By Richard V. Burckhardt
Being the Danny Sullivan fan boy that I am, it’s rare that I find myself in disagreement with him, but that’s where I find myself after reading his Search Engine Land post Does SEM = SEO + CPC Still Add Up? where he opines that SEM (Search Engine Marketing) is an umbrella for all forms of search marketing, paid and organic.
In the article, Danny gives quite a bit of history supporting his idea that all forms of search related marketing should be lumped under SEM. It’s a great read.
Nonetheless, I have always been in the camp that feels that SEM refers to paid search marketing. My reasoning is very simple. With search engine optimization you have SEO. That’s it. With paid search you have all kinds of variations – PPC, CPA, CPC, banner ads, etc. If anything needs to have an umbrella, it’s paid search.
And, what about other forms of web related marketing (example: e-mail marketing) that aren’t necessarily search related. They don’t fit under a “search” umbrella.
Personally, I feel it makes more sense for the umbrella for all web marketing to be something as simple as, well, “web marketing.” That allows better segmentation of organic (SEO), paid (SEM), social media optimization (SMO), e-mail marketing and affiliate marketing while keeping them all under a “web marketing” category.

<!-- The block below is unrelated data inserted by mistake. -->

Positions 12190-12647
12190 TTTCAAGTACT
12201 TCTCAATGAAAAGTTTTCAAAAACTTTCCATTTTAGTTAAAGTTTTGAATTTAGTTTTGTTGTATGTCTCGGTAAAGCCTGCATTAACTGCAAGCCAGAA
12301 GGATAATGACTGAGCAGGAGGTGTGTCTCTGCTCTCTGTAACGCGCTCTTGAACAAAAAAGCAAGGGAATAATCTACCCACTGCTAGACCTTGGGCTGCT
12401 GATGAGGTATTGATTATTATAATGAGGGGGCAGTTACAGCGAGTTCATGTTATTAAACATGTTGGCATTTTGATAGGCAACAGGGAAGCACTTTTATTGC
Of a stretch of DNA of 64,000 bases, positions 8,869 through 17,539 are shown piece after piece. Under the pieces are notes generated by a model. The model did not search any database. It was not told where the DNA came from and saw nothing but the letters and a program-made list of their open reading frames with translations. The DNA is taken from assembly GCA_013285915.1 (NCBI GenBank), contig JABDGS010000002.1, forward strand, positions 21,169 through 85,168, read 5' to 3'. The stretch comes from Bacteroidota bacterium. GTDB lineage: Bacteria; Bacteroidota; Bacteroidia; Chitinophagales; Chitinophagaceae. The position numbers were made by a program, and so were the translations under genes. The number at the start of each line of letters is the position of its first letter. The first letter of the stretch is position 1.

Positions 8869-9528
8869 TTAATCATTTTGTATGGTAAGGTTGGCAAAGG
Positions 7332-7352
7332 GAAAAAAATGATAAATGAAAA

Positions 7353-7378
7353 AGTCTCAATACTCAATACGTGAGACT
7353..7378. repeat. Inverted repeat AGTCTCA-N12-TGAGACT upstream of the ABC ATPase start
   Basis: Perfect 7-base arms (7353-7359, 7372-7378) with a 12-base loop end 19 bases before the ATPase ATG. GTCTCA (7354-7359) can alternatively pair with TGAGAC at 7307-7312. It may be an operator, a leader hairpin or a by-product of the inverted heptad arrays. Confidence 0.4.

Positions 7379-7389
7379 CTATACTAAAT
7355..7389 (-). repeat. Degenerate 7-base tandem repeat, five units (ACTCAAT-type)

That said, the fact that Danny has “found it annoying that over the years, more and more people use SEM to mean paid search, as if SEM excludes SEO” points out the fact that if we in the industry don’t have a standardized definition of what SEM is (and SEO, SMO, etc. for that matter), then how are companies trying to hire us going to be anything but clueless as well?
I am frequently contacted by businesses looking for help with their sites. As I am an in-house SEO without time to take on extra clients (other than SEO workshops and speaking), I try to refer these folks to my SEO buddies, but I am amazed at how often these companies confuse what is SEO, what is paid, etc.
For instance, for months I noticed an ad running on LinkedIn and on just about every web marketing blog I went to for an SEO position at a major entertainment site (I won’t mention a name to protect the innocent. They would be SOOOO embarrassed). Finally, out of curiosity I clicked on the ad. The title was “SEO (Search Engine Optimization)” but the job description was completely about paid search. What they were really looking for was a Google Adwords expert. No wonder the ad ran forever.
Go on any job listing site like Craigs List and you’ll see it all of the time. An ad for an “SEO Manager” will mix in PPC, blog editing and e-mail marketing. Another ad for an SEM might give a job description that includes web design and social media optimization.
Obviously an industry accepted definition for each segment of our industry is a must. What we need is for our leading Internet marketing organizations (SEMPO, eMA, etc.) to agree on exactly what “SEM” is so that we are all in agreement.
With a standardized definition of exactly what SEM is, Danny and I could agree and I could retain my fan boy status!
And, it would make finding jobs for folks in the various segments of web marketing less of a crap shoot.